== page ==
In deutschsprachigen Medien findet man wenige Hintergründe über den Konflikt in Syrien, was einer der Gründe ist, warum ich angelsächsische Medien bevorzuge. (Was soll man lesen?). Einen ausgezeichneten Überblick über den Konflikt in Syrien, inklusive Einbettung in den historischen Kontext, liefert Max Rodenbeck in The Agony of Syria (NYRB No. 59).
Syria, too, has experienced sinister symmetries. Soon after France grabbed the territory as a share of its spoils from World War I, an insurrection among the proud Druze of the Houran region in the south quickly spread elsewhere. The colonial government countered this challenge with a mix of sweet propaganda and extreme violence. Depicting their foes as sectarian fanatics, the French posed as patrons of progress and as the noble guarantors of peace between Syria’s diverse sects. Yet they also worked hard to sharpen the schism they warned of. Arming and empowering favored groups, they brutalized others with summary executions, the burning of crops, and the razing of villages.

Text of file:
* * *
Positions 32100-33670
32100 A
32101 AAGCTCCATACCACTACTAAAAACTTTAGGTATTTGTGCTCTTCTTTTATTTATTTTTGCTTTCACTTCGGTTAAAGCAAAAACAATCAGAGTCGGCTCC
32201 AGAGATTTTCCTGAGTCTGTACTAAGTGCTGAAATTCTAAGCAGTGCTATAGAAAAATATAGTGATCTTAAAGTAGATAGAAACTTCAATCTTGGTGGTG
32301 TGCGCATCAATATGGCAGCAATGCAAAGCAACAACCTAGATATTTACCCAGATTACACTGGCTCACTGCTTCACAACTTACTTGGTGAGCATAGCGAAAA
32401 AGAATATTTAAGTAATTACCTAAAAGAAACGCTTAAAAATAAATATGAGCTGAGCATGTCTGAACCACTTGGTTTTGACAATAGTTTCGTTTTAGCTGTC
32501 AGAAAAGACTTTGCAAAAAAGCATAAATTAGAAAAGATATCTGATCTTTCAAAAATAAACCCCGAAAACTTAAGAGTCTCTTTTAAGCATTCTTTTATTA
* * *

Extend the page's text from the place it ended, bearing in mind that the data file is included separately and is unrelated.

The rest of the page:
The counterinsurgency culminated with a brazen demonstration of destructive power that effectively terrorized Syria’s propertied class into submission. In October 1925 French artillery and aircraft bombarded Damascus for two days, leaving 1,500 dead and much of the Syrian capital in ruins; the large, incongruously grid-patterned section of the Old City known simply as al-Hariqa—The Fire—today serves as a memorial to that conflagration. In May 1945, French forces again shelled Damascus indiscriminately, killing more than six hundred people in what proved a vain attempt to reassert control following the end of World War II.